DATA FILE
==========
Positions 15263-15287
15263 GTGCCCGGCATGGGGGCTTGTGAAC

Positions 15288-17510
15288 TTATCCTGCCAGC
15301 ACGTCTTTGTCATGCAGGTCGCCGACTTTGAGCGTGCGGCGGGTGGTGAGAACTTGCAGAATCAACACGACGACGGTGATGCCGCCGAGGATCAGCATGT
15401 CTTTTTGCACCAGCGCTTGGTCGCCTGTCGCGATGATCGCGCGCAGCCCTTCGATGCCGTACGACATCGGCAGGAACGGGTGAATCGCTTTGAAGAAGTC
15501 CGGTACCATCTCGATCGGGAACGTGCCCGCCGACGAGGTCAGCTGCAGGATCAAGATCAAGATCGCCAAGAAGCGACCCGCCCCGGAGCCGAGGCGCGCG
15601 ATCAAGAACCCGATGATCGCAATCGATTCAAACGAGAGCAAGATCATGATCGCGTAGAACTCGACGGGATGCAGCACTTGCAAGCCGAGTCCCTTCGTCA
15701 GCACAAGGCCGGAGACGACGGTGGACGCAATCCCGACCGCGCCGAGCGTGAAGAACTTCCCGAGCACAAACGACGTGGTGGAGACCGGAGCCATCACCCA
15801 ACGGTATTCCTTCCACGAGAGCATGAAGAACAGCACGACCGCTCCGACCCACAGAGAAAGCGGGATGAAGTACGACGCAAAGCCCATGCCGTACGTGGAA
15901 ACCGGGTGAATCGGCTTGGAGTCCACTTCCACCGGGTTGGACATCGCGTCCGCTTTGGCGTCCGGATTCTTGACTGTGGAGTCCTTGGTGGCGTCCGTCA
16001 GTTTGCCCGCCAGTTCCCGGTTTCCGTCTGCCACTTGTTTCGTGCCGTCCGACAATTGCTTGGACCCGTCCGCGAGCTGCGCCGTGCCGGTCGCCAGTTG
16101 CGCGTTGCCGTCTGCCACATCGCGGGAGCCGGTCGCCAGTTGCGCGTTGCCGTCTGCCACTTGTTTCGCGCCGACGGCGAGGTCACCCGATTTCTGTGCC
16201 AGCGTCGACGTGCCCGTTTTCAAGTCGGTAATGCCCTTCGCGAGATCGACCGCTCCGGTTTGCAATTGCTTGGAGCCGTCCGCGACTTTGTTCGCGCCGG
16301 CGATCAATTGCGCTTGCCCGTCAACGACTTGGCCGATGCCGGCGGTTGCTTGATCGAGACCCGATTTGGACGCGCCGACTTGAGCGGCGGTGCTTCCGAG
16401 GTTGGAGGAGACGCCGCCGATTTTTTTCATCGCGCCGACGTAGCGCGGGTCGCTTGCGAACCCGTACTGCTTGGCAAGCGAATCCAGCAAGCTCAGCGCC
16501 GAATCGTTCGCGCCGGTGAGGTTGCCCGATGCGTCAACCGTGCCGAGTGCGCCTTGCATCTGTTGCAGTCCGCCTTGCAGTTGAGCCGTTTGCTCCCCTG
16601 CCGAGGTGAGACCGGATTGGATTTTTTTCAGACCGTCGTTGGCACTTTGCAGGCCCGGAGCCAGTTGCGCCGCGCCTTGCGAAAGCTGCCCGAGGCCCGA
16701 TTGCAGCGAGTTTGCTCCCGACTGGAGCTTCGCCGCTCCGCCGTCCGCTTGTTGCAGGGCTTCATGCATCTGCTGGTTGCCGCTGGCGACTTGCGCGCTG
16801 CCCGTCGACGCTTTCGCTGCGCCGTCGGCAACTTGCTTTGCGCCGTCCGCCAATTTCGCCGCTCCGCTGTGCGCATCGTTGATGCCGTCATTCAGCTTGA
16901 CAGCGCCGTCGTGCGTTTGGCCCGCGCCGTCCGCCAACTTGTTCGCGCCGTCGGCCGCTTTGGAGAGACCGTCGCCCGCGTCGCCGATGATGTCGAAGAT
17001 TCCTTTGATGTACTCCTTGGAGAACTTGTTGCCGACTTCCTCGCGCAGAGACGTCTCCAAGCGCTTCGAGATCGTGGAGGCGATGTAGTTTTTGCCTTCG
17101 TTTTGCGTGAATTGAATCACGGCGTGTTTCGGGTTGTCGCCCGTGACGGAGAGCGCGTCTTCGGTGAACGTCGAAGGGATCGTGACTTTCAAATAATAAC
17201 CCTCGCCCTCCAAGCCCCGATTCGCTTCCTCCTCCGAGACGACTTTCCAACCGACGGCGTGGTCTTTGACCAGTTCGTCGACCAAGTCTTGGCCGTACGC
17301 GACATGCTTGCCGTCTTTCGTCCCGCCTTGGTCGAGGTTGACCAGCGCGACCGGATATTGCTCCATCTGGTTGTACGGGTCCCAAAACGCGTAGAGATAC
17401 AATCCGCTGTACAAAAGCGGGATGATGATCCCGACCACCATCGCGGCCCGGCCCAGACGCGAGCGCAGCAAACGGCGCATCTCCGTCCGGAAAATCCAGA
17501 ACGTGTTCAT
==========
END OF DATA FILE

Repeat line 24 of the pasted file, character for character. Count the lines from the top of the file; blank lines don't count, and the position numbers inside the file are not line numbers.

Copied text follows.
17201 CCTCGCCCTCCAAGCCCCGATTCGCTTCCTCCTCCGAGACGACTTTCCAACCGACGGCGTGGTCTTTGACCAGTTCGTCGACCAAGTCTTGGCCGTACGC